Moving forward to Copper Lake, we got there and had our choice of campsites.  We chose a beautiful one overlooking the lake, and enjoyed some afternoon swimming and cliff jumping.  Smoke was filling the lake basin, but there was decent visibility, enough to see the entirety of the lake and surrounding cliffs and explore the banks.  Into the night, the cool air dragged the smoke down into the valley, and we were able to spend a tentless night looking up at the stars.

Copper Ridge Panorama
Copper Ridge Panorama

Day four, we woke up early, hoping to be on the ridge, and possibly to Copper Ridge Lookout before the warm air and winds kicked the smoke back up.  Our plan paid off, we reached Copper Ridge Lookout by 8 am or so, and got some mighty fine views.  There was definitely smoke haze, but after talking to a backcountry ranger, the views were much better than the previous day.  We had stunning views of Mt. Shuksan, Mt. Baker, Ruth Mountain, and Mineral Mountain, and more!  I found myself unexplainably drawn to Mineral Mountain.  I loved the shape of it, the look, and the way it stuck out through the smoke.

poo with a view
poo with a view

Having decent views and a short day ahead, we were in no rush.  We stayed up there for over an hour.  Not to mention, it was probably the most beautiful setting I’ve ever used an open-air privy (because I know you wanted to know that).  In general though, despite the smoke, it was probably one of the greatest views of my entire life, proving the top tier destination that Copper Ridge really is.  We began our descent, but the fun was certainly far from over.  Hiking along, the smoke picked up again into the afternoon, but it wouldn’t matter much to us as we’d soon be reentering the forest.  Hiking long and chatting too, we let our minds focus more on the conversation than our environment for a moment.  Well, maybe that’s why we were unaware there was a bear up ahead rummaging through the brush in search of blueberries.  Soon enough, my friend Doug walked up alongside a bear, no more than six feet away.  Being “Mr. Bear Safety,” I started shouting at the bear to hopefully scare it off a bit to so we could walk safely away.  Well, this particular bear did not care.  It just carried on about its business.  All we could do was walk away, feeling less than tough.  Ultimately, the bear was more concerned with berries than it was us.  I’m fine with that.  While I didn’t stick around to try to capture a great photo, I was able to snap a few off…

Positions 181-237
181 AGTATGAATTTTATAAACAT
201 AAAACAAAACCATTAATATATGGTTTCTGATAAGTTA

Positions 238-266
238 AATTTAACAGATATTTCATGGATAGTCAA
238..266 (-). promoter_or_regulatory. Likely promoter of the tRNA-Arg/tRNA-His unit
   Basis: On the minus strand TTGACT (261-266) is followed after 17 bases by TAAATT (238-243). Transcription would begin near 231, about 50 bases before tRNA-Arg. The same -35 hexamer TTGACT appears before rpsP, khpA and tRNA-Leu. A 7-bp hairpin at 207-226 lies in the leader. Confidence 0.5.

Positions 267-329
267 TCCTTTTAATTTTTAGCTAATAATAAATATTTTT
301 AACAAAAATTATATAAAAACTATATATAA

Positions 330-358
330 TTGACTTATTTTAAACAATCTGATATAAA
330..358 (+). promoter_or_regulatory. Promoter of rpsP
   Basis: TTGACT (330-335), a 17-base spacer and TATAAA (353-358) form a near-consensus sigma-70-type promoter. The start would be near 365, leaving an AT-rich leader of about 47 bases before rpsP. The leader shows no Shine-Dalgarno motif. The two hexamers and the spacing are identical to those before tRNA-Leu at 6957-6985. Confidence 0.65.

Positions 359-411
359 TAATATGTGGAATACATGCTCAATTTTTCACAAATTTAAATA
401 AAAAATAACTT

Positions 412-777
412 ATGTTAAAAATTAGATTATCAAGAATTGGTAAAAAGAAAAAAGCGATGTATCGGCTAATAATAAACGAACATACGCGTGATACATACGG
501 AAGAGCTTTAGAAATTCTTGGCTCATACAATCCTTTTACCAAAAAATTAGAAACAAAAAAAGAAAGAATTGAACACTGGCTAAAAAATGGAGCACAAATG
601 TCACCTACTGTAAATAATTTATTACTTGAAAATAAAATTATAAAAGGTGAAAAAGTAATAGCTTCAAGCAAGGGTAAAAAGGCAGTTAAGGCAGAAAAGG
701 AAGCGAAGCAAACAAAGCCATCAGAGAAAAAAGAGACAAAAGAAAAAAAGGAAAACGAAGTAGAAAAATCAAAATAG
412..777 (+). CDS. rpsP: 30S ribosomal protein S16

bear
bear

Long story short, we chose to camp outside the national park on our last night, and instead on the shoulder of Hannigan Mountain in the shadow of Ruth Mountain and Mt. Shuksan.  This set us up nicely for both a sunset and sunrise hike to the summit, both of which we did.  They were absolutely spectacular, especially the tranquil sunrise whose cool temperatures depressed the smoke and revealed mountains previously unseen to us such as Mt. Challenger, and including more of Mt. Baker.

enjoying the sunrise
enjoying the sunrise with Shuksan and Baker in the background

 

Descending Hannigan towards Shuksan
Descending Hannigan towards Shuksan

 

 

 

 

 

 

You already know the rest of the story.  Just about 25 yards down the trail from us is where the hunter was set up for his perfect shot.  He later came up to us and explained that he knew we were there (note:  we had no idea he was there, or that a bear was in the area), but was unsure if he could warn us and still have enough time to get his shot off.  I certainly understand seizing an opportunity, but none the less, we felt it was poor form on his part not to let us know.  There is nothing to snap you out of an easy morning euphoria like a rifle going off just yards away.  If nothing else it proves true that the national forest is “a land of many uses.”  This trip truly had it all.

NOTE:  Bear hunting is legal in national forests, and the season had been open since August 1st.